Third, but most critically, few people see Scottish nationalism as a negative. But nationalism is inherently divisive. It is about separating people, about erecting borders, about saying that people would rather look inwards than be part of a cosmopolitan, open, and multi-national society. It matters not how innocuous and fluffy Scottish nationalism might appear: the argument of Scottish nationalists is that Scotland is only for the Scottish.

Nationalism says that organising and governing a particular area is best done by people who share a similar ethnicity, similar attitudes and a similar culture. Nativism and otherness are essential. Nationalism in Scotland is just as ugly as nationalism in the Balkans. Mark Blyth writes that “Nationalism, like most forms of identity politics, thrives only in the face of a foreign other.” Yes campaigners have used the politics of identity to blame the Tories, Westminster, and the English in general for what ails Scotland. It is ugly and narrow-minded.

The most successful societies and states in history have been those that champion cosmopolitanism and openness. Scotland is on the verge of saying that insularity, smallness, and national identity is of more importance in a globalised world than being part of a multinational society. Yet, as Philip Stephens’ writes, “prosperity and security in an age of great power competition belongs to those comfortable with multiple identities – the ones who bind themselves together in shared endeavour.”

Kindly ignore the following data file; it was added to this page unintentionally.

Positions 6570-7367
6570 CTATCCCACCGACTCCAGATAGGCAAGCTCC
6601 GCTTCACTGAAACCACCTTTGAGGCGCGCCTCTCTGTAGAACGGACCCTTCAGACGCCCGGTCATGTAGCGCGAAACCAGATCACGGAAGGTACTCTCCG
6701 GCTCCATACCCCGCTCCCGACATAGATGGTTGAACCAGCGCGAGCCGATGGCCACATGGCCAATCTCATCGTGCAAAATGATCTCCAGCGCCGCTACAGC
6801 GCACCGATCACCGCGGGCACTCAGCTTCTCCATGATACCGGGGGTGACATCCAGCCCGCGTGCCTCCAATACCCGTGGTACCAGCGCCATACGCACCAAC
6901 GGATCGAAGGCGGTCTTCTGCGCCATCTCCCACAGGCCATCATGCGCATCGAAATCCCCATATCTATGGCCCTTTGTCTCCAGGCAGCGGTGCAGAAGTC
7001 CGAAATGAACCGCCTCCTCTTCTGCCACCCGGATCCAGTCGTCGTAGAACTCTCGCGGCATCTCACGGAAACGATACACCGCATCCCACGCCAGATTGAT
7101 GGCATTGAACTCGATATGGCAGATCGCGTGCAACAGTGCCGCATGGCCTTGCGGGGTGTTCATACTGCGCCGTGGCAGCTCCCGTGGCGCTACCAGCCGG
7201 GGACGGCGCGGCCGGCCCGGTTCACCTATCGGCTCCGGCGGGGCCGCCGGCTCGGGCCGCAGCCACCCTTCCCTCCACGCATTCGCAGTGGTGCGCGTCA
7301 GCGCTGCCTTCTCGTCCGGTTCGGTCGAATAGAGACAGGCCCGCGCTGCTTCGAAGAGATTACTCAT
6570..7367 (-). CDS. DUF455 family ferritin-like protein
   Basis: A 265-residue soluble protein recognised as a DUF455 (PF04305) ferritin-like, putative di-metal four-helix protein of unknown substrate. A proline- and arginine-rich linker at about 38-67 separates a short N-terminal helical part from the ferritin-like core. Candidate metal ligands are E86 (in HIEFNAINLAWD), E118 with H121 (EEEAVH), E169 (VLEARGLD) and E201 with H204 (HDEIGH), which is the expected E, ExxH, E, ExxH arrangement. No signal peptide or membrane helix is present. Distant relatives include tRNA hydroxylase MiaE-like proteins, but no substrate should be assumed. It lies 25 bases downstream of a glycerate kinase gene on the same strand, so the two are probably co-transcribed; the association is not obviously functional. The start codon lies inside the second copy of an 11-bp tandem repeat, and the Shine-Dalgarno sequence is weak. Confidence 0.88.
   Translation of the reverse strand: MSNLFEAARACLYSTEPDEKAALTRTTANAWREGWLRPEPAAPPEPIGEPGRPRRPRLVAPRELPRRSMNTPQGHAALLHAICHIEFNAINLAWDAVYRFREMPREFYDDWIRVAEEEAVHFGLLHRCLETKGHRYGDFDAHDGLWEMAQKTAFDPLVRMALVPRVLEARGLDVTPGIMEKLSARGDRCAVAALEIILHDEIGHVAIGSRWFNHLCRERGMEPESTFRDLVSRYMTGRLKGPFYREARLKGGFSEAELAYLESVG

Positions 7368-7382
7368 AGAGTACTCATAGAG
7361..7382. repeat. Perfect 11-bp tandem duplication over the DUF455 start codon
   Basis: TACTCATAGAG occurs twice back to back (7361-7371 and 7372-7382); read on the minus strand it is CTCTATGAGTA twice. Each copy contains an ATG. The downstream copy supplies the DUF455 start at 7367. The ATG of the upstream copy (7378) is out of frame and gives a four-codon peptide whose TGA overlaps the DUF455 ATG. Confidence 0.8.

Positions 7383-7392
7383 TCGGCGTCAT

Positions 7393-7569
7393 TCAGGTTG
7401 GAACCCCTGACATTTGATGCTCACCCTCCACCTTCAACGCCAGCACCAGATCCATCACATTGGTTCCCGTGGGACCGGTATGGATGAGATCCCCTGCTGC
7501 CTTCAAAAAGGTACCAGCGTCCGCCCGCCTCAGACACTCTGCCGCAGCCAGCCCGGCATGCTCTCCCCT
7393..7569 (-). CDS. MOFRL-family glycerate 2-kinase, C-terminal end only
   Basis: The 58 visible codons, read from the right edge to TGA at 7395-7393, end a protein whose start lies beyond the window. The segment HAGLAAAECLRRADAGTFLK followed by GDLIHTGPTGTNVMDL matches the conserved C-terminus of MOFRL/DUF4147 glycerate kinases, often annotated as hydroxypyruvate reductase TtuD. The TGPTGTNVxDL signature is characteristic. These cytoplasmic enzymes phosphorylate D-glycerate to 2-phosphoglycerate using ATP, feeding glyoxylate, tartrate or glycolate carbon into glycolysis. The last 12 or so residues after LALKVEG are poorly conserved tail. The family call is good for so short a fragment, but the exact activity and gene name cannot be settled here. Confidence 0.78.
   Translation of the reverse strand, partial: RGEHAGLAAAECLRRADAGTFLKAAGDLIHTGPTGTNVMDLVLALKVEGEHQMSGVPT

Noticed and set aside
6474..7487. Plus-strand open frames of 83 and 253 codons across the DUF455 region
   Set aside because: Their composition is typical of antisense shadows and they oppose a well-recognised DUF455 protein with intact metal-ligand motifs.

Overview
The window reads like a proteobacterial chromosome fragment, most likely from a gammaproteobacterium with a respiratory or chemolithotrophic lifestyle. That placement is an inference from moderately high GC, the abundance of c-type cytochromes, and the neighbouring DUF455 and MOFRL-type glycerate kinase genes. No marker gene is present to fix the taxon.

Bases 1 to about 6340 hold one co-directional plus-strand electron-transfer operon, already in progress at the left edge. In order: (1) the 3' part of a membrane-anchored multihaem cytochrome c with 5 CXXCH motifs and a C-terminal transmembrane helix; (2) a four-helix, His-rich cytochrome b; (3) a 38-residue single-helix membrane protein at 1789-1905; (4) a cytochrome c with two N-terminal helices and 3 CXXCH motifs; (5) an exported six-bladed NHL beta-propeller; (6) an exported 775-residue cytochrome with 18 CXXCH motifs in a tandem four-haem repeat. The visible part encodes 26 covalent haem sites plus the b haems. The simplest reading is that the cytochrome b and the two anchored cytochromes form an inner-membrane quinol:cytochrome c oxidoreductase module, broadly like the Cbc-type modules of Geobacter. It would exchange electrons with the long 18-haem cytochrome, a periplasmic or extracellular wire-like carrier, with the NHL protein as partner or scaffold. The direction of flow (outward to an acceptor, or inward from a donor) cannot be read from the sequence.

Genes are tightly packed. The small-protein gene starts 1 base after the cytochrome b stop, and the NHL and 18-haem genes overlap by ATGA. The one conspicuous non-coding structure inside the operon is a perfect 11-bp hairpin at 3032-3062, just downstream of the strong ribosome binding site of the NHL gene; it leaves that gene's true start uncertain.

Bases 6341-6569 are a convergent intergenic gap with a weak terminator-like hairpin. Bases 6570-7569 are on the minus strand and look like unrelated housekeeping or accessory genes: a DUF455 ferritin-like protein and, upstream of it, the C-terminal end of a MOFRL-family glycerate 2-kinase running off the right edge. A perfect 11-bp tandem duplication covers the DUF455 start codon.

Cultural confidence is to be celebrated. That Scots have a distinct identity from other parts of the United Kingdom is a good and positive thing. Where it becomes a negative is when that cultural and national identity becomes the definition of statehood. Common identities transcend borders; an accident of birth should be less important than the identity that we choose and build for ourselves.

Alex Salmond is a bully, but he has won the emotional argument regarding Scottish independence by building a vision of a hopeful and different future. Yes, an independent Scotland could undoubtedly be successful in the long-term. It would, provided the right decisions were taken, be able to build an economy, provide for its citizens, educate its young people, and care for its sick. But it is deluded to think that this can be done better in a state defined by its Scottishness.